After the uproar ceased, Paul sent for the disciples, and after encouraging them, he said farewell and departed for Macedonia. 2 When he had gone through those regions and had given them much encouragement, he came to Greece. 3 There he spent three months, and when a plot was made against him by the Jews as he was about to set sail for Syria, he decided to return through Macedonia. 4 Sopater the Berean, son of Pyrrhus, accompanied him; and of the Thessalonians, Aristarchus and Secundus; and Gaius of Derbe, and Timothy; and the Asians, Tychicus and Trophimus. 5 These went on ahead and were waiting for us at Troas, 6 but we sailed away from Philippi after the days of Unleavened Bread, and in five days we came to them at Troas, where we stayed for seven days. – Acts 20:1-6
We were traveling in Kenya with the Archbishop of the Evangelical Lutheran Church of Kenya. The Secretary General, and several other important dignitaries – including the President of the Lutheran Church of Uganda – were with us as first we traveled by air from Nairobi to Kisumu, and then from there to Oyugis, a village south of Kisumu, stopping (not really on the way) at the Lutheran theological school in Sondu. It was quite an entourage, and the travel was quite an ordeal, but the outcome was well worth it. We taught pastors and their wives about the mission of God, faithfulness, and servant leadership, and were very well-received in the process. Some of the benefit of having other church leaders along for the conference was that they became interested in bringing the PLI International experience to their churches and pastors.
Paul’s entourage was quite possibly put together for a different purpose. As you compare his comments in 1 Corinthians 16, and 2 Corinthians 8 & 9, it seems that his companions are with him at least in part to lend credibility to his efforts to collect an offering for the saints in Jerusalem. He wanted it to be clear that he was not usurping authority in the process of gathering the offerings, nor was he going to put himself in a position to be questioned as to how he handled the funds entrusted to him. These companions served to encourage him, validate his mission for the people of the area churches (they seem possibly to be representatives from these various churches), and helped give greater confidence that the funds were being properly handled.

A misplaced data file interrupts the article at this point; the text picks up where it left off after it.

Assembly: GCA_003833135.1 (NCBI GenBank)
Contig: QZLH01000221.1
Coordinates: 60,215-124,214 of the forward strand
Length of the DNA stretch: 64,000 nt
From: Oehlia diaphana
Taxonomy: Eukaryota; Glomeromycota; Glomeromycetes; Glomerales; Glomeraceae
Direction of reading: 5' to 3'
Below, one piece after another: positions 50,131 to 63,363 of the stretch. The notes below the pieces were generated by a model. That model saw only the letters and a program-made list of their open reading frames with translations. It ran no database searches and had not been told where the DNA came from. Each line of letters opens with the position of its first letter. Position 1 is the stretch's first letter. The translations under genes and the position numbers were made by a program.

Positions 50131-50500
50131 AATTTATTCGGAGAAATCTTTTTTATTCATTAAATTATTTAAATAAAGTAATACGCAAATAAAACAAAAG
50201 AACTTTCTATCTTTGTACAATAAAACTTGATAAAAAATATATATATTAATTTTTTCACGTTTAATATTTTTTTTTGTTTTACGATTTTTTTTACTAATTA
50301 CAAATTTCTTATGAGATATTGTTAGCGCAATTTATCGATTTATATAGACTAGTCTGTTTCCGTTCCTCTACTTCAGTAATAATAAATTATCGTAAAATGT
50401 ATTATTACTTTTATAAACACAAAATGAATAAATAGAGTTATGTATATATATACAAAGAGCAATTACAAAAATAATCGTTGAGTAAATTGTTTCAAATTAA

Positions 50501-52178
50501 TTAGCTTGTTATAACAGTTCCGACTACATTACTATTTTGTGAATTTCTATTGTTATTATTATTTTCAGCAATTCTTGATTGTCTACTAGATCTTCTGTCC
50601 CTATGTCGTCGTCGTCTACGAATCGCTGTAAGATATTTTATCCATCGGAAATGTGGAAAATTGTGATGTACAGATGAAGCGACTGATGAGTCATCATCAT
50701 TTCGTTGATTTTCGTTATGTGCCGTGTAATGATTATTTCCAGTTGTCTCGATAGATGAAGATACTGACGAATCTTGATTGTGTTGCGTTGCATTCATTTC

Paul could have insisted that he didn’t need anyone to accompany him. He could have told the people he wasn’t afraid to die in the mission to which the Holy Spirit had called him, and gone it alone. Instead, however, he seems to welcome the companionship. It’s possible that he realized that their presence would thwart any robbery attempt!
Entourages are kind of fun; sometimes even impressive. Better yet are brothers and sisters in Christ who will stand shoulder to shoulder with us in the mission to which God has called us – for protection, encouragement, and endorsement of us and our mission. Jesus didn’t send the disciples out alone; he sent them two-by-two. There were three with whom he was especially close: Peter, James, and John. Then the twelve, and the 72, the 120 (Acts 1:15). We are best when we are not alone, and that’s true in the transition from one missionary effort to another – as in this case – or in the throes of the missional battles in which Paul has engaged will soon will again.
Thank God for those fellow missionaries who travel the Way with us!